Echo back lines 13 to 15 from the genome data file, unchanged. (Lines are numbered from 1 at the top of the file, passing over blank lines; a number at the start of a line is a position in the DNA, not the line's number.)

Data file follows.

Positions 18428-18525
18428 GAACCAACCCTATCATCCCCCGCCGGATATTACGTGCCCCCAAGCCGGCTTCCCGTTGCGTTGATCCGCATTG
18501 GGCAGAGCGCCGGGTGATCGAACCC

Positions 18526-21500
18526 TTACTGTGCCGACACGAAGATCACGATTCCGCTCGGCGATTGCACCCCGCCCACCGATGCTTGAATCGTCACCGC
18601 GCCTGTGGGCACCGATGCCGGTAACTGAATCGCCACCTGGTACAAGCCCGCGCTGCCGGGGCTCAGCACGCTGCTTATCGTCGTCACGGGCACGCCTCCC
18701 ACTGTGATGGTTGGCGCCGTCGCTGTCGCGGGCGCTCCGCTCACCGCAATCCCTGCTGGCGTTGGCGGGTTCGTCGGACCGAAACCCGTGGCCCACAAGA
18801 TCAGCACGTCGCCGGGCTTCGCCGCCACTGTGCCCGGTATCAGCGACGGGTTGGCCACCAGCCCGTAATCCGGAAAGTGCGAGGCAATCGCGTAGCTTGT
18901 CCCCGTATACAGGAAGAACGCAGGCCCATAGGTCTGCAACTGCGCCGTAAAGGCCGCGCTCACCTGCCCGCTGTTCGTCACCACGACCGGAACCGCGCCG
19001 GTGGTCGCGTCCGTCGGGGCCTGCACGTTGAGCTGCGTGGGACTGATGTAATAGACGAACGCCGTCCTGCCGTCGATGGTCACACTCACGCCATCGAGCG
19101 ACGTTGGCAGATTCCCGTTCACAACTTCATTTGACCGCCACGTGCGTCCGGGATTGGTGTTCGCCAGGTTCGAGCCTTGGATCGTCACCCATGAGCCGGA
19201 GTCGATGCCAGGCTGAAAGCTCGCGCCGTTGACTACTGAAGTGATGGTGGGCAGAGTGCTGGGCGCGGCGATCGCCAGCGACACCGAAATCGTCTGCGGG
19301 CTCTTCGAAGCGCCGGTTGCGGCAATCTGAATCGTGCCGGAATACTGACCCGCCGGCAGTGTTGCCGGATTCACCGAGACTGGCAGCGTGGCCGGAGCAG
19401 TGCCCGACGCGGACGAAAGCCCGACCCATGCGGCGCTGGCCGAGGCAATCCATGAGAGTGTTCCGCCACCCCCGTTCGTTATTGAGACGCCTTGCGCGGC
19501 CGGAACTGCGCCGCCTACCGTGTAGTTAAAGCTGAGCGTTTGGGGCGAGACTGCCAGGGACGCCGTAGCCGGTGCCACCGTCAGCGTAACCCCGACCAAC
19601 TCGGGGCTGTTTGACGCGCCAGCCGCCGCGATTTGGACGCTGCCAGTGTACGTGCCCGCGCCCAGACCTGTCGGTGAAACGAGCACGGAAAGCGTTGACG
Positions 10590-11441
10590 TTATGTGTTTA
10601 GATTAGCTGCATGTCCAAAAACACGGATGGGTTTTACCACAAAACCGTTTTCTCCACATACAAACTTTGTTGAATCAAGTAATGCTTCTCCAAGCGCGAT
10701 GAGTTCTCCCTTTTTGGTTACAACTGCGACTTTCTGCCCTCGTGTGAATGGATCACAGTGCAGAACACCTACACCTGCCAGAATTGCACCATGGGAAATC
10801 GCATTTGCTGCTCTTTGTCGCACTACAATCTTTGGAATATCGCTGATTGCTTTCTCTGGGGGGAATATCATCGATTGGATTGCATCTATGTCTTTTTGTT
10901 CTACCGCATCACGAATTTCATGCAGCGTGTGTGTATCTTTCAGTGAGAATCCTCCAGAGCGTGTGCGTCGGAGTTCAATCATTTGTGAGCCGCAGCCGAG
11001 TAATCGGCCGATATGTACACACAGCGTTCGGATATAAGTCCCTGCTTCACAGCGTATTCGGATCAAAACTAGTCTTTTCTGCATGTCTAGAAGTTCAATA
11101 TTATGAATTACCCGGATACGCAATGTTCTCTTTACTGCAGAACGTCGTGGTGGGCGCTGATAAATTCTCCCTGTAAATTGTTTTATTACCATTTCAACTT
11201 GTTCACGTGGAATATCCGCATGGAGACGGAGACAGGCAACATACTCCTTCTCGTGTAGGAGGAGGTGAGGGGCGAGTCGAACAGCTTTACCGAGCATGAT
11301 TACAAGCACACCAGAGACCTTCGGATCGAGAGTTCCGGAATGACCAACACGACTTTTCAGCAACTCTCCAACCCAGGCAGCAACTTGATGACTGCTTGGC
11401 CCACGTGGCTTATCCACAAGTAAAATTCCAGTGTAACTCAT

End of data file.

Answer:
19301 CTCTTCGAAGCGCCGGTTGCGGCAATCTGAATCGTGCCGGAATACTGACCCGCCGGCAGTGTTGCCGGATTCACCGAGACTGGCAGCGTGGCCGGAGCAG
19401 TGCCCGACGCGGACGAAAGCCCGACCCATGCGGCGCTGGCCGAGGCAATCCATGAGAGTGTTCCGCCACCCCCGTTCGTTATTGAGACGCCTTGCGCGGC
19501 CGGAACTGCGCCGCCTACCGTGTAGTTAAAGCTGAGCGTTTGGGGCGAGACTGCCAGGGACGCCGTAGCCGGTGCCACCGTCAGCGTAACCCCGACCAAC